Sunday, September 10, 2006

The price of coal in India...

While looking up other matters about India, I found the item below in the Tribune, Chandigarh.
I have decided to put it in my blog as a reminder that besides political and religious extremism and terrorism, ordinary everyday capitalism also kills. Guess the death of 50 miners, though bigger than the toll from the horrific Malegaon bombing, is nothing to India's infamous Bhopal disaster.
So that is why it has not made the British media.

50 miners feared dead

Blast triggers gas leak, fire in Dhanbad

Dhanbad, September 7 At least 43 of the 50 miners trapped in a coalmine here have died due to inhalation of carbon monoxide following an explosion underground and the authorities virtually ruled out the survival of the remaining.

“Rescue teams have located 43 bodies from the Bhatdih mines of which 34 have been brought to the upper level,” the Dhanbad Deputy Commissioner Bela Rajesh said, adding efforts were on to trace the remaining bodies.

Fearing the worst, Coal Minister Shibu Soren, who visited the accident site, announced a compensation of Rs 3 lakh to the families of the deceased workers and a job to their kin.

Bharat Coking Coal (BCCL) Chairman and Managing Director Partha S. Bhattacharya had earlier said “the possibility of the survival of the miners is bleak.

Twenty rescue teams from BCCL and other Coal India subsidiaries, Eastern Coalfields and Central Coalfields, were engaged in rescue operations and were drilling holes to let in fresh air into the mine which collapsed yesterday trapping the miners at Bhartdih mine. Four of them managed to come out.

Soren said rescue teams were close to the site of accident at the gassy mine under Nagda colliery of BCCL.

“The miners were working at a depth of 460 metres (1,510 feet) when the explosion and the gas leak reduced the oxygen level to almost zero,” Bhattacharya said.

Although rescue operations were launched overnight, officials said they had given up on finding any survivors as rescue teams had only been able to get past level six or seven of the 18-level mine. The 50 miners were believed to be trapped in the last level.

Thousands of locals, including families of the 50 men, crowded outside the mines and shouted slogans criticizing the state government.
Rescuers said a fire in the mine, triggered by the blast, had made their task tougher. “We can’t breathe at all,” one rescuer said. “And there are no maps of these mines, so finding our way through is also difficult.” — PTI, Reuters

...and China

India and China are supposed to be competing Asian "miracles", destined to new economic superpowers. So we might as well note this from the London Independent:

China's coal catastrophe
China produces more coal than anywhere else in the world, fuelling the country's economic boom. But it comes
at a terrible price: the mines are the world's deadliest, and their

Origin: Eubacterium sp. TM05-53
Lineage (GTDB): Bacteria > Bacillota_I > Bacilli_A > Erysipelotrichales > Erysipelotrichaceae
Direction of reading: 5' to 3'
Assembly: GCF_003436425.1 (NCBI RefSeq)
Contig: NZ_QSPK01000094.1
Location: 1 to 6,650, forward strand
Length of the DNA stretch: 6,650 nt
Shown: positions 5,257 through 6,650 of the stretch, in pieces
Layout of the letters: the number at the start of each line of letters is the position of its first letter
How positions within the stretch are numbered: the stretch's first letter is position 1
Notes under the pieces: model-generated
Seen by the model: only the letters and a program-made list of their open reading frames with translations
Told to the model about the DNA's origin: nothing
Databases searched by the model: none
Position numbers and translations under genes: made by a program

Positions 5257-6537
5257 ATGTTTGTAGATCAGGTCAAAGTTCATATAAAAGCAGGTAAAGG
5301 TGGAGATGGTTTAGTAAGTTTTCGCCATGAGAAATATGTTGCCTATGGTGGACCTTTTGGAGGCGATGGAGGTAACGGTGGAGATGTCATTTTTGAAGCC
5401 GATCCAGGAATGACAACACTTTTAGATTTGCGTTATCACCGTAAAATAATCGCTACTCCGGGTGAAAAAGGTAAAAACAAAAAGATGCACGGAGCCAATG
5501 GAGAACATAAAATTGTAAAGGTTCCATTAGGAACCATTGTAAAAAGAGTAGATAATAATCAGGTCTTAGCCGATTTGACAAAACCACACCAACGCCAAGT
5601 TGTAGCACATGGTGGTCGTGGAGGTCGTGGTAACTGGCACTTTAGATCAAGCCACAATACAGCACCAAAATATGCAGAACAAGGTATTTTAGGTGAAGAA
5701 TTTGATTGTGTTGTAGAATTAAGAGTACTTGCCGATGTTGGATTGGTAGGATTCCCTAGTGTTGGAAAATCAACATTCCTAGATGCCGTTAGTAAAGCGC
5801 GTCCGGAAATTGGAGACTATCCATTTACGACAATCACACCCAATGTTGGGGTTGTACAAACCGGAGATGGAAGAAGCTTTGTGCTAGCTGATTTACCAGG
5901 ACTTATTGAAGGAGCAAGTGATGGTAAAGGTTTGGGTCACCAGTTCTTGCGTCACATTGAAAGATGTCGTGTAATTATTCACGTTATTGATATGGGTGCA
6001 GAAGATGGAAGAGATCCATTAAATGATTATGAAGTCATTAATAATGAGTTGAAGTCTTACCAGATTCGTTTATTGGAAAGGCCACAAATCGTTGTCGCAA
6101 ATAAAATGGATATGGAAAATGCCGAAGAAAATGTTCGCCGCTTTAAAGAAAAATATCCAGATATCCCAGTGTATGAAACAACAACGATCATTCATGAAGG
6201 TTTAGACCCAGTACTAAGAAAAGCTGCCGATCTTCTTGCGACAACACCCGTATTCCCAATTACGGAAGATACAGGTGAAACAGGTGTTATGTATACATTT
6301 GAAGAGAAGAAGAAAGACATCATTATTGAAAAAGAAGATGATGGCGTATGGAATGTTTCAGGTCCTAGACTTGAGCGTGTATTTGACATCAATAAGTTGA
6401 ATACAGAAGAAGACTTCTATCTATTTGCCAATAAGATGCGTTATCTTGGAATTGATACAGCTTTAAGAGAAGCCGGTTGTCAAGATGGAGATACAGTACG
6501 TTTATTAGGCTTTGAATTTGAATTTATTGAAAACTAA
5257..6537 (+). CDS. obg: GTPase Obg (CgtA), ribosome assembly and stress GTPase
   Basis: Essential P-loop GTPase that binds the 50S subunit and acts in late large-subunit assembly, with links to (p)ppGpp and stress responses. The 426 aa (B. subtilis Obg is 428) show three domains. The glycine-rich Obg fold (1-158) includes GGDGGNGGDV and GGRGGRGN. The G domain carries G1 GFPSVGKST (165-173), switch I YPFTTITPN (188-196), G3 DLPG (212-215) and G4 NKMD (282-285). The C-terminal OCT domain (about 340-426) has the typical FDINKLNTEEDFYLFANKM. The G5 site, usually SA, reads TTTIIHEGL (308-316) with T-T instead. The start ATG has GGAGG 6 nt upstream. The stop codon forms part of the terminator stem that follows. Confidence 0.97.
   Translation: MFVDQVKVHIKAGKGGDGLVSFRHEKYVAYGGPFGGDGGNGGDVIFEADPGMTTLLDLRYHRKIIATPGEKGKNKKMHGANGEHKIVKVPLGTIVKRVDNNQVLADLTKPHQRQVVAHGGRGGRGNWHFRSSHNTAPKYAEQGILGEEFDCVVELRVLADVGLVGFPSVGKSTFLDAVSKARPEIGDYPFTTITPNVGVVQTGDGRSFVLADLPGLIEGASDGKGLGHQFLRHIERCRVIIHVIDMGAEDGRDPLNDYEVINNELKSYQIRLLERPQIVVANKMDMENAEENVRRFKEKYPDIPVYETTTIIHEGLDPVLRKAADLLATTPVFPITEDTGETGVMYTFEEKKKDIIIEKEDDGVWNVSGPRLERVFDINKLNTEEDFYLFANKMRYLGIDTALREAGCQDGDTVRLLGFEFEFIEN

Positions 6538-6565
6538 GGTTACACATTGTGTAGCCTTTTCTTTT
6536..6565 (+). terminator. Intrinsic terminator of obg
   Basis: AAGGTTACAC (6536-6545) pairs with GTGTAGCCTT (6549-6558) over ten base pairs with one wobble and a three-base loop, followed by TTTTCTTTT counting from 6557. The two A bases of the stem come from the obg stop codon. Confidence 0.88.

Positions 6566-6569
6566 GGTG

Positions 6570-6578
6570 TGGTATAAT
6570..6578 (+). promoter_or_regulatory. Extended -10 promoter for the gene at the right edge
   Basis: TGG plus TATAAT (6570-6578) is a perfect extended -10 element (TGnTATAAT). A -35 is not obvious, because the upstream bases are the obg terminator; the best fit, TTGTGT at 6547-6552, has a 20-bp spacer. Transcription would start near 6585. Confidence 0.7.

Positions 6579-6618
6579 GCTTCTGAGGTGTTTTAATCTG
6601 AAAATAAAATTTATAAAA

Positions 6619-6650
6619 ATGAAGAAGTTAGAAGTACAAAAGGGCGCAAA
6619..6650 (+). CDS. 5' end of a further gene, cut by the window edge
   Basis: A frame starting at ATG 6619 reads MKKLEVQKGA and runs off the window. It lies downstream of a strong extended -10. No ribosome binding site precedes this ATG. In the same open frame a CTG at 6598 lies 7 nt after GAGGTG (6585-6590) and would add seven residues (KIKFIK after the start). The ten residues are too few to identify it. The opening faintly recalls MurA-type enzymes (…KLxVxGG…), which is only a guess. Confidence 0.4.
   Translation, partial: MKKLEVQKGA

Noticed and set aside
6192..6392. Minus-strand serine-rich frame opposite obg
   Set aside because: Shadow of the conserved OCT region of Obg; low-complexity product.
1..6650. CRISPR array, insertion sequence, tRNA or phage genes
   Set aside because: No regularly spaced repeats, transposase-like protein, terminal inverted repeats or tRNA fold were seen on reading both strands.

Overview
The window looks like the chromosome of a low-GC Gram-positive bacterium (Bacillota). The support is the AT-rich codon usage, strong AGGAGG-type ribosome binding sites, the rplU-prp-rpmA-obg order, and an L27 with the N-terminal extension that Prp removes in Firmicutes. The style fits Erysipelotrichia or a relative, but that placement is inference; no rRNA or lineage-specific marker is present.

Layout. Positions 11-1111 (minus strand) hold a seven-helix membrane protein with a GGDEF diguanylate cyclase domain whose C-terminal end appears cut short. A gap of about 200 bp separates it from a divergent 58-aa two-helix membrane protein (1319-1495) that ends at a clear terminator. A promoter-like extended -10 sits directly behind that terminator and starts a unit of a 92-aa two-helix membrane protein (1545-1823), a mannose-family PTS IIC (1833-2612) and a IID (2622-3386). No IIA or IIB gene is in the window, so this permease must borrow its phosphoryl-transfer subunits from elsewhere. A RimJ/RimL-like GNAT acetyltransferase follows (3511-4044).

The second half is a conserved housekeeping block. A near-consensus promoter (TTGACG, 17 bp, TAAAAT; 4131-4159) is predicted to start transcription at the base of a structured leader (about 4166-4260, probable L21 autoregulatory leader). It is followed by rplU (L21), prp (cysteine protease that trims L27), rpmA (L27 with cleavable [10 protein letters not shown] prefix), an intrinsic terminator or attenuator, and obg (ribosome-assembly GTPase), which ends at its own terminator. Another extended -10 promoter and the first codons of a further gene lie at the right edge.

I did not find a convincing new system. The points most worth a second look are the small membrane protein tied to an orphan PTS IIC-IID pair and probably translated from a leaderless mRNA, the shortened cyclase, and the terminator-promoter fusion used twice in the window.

environmental impact is catastrophic. Safer - and cleaner - technology exists.
But is there the political will to make it happen?
Report by Clifford Coonan
Published: 29 July 2006

The trucks rattling away from the collieries in China's Shanxi province are on a tight schedule. There are lumps of coal lying on the grass verges beside the roads. Pollution from the coking plants chokes the air while in some places the whole landscape looks like it's been coated with fine coal dust.
Datong is one of these places.
The city is one of the three most polluted in China ...

and then there is opencast mining in Bangladesh, by a British-owned company, concern over which has prompted a general strike; but I'll get back to that.

It will shortly be the 72nd anniversary of Britain's worst mining disaster, which occurred at 2am on Saturday morning, September 22, 1934 in the Gresford colliery, near Wrexham, north-east Wales, which had perhaps the deepest shaft in the country, the Dennis section. Heavy unemployment had forced the miners to risk dangerous conditions for low pay.

The Gresford Disaster

You've heard of the Gresford Disaster,
The terrible price that was paid;
Two hundred and sixty five colliers were lost,
And three men of the rescue brigade.

It occurred in the month of September
At three in the morning that pit,
Was racked by a violent explosion
In the Dennis where the gas lay so thick.

The gas in the Dennis deep section
Was heaped there like snow in a drift,
And many a man had to leave the coal-face,
Before he had worked out his shift.

A fortnight before the explosion,
To the shotfirer Tomlinson cried,
"If you fire that shot we'll be all blown to hell!"
Now no one can say that he lied.

The fireman's reports they are missing
The record of forty-two days;
The colliery manager had them destroyed
To cover his criminal ways.

Down there in the dark they are lying.
They died for nine shillings a day;
They have worked out their shift and now they must lie
In the darkness until Judgement day.

The Lord Mayor of London's collecting
To help out the children and wives;
The owners have sent some white lilies
To pay for the poor colliers' lives.

Farewell our dear wives and our children
Farewell all our comrades as well,
Don't send your sons down the dark dreary pit,
They'll be doomed like the sinners in hell.

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